Take hotel revenue management (RM) as an example. The objective of hotel RM is to influence demand via pricing such that the total revenue will be maximized. Demand for hotel rooms comes from a number of distribution channels, which may range from call centers to brand websites to online travel agencies, and so on. The success of implementing hotel RM requires a good understanding of demand patterns of yesterday and tomorrow.

A classical question that we frequently ask is: how demand behaves across the channels? To answer this question, a dataset of inquiries and bookings over the channels are often collected and analyzed. With the advance of IT technology, the dataset might grow bigger because we are able to collect additional information that were difficult, if not impossible, to get before. For example, for an online inquiry, the history of its clicking path can also be captured if a brand website is appropriately implemented. The use of additional data, in this case, is indeed helpful for us to better answer the question. It not only allows us to analyze how demand is distributed across the channels, but also to predict how it might change. From the viewpoint of traditional business intelligence (BI), this question appears to be perfect for data analytics.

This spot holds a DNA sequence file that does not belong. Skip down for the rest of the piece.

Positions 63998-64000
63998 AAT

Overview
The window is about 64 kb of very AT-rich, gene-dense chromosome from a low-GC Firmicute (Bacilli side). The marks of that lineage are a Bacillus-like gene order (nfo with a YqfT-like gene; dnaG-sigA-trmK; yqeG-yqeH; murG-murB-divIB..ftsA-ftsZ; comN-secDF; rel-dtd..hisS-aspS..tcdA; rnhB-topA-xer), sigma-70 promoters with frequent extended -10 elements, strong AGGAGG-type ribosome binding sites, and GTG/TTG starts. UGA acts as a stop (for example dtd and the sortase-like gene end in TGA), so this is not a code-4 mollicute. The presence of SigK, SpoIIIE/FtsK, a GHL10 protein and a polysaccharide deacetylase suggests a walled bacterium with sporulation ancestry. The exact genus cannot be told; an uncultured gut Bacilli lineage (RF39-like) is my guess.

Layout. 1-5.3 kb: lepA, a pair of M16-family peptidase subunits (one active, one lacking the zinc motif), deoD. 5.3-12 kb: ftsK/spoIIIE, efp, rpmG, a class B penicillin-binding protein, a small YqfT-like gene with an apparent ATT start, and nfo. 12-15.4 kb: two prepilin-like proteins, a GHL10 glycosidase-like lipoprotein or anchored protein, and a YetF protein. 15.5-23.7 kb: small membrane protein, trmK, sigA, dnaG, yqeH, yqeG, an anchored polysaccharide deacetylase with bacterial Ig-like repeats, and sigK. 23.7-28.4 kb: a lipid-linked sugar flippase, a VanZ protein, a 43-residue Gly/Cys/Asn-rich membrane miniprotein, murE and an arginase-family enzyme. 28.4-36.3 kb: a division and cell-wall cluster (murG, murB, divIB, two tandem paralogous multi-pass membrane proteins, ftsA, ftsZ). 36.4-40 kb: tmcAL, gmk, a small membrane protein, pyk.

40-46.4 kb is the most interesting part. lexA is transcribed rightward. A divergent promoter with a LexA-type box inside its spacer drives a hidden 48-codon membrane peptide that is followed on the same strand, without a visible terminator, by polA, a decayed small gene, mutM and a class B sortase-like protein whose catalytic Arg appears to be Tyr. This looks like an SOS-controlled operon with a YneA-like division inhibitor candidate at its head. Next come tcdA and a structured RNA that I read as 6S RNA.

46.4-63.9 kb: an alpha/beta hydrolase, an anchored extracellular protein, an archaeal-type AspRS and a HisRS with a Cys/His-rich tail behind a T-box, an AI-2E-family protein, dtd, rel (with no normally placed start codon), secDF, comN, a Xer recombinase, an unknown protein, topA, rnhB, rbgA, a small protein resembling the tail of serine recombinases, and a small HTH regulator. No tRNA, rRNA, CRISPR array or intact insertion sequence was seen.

Under the context of RM, this question seems to be not “big” enough. As we know, the ultimate RM objective is to maximize the total revenue for tomorrow. This question, however, has a false belief that limits us from achieving this objective:  the maximal revenue has and will be gained from the existing channels only. This belief is particularly unrealistic in this rapidly evolving world, where tomorrow’s channels might be quite different from those of yesterday. If we continue to ask questions based on this false belief, our data analytics will fail to capture revenue opportunities for the future demand.

Therefore, we need to ask big questions while performing data analysis. For instance, in addition to the above question, we may also ask: How would demand to the other channels migrate if the call center were removed? How would demand be displaced if a new channel like mobile were added? Would the change of channel landscape help increase the total revenue? And so forth. These big questions will challenge us to identify and collect the right data, but the resulting data analytics will help us move closer to the RM objective.

Data do not grow by themselves. Their growth is driven by the big questions we can think of. The big analytics based on the big

About The Author
Dr. Jian Wang
VP, Research and Development
The Rainmaker Group


Jian has more than 20 years of experience in designing and implementing mathematical and statistical models for a wide range of industries including engineering, gaming resort, hotel, multifamily housing, airline, car rental and more. As an accomplished practitioner of pricing and revenue management, Jian has published several papers in top journals, has contributed a chapter in a published book, "Revenue Management: A Practical Pricing Perspective," and is also frequently invited to speak at professional conferences and universities.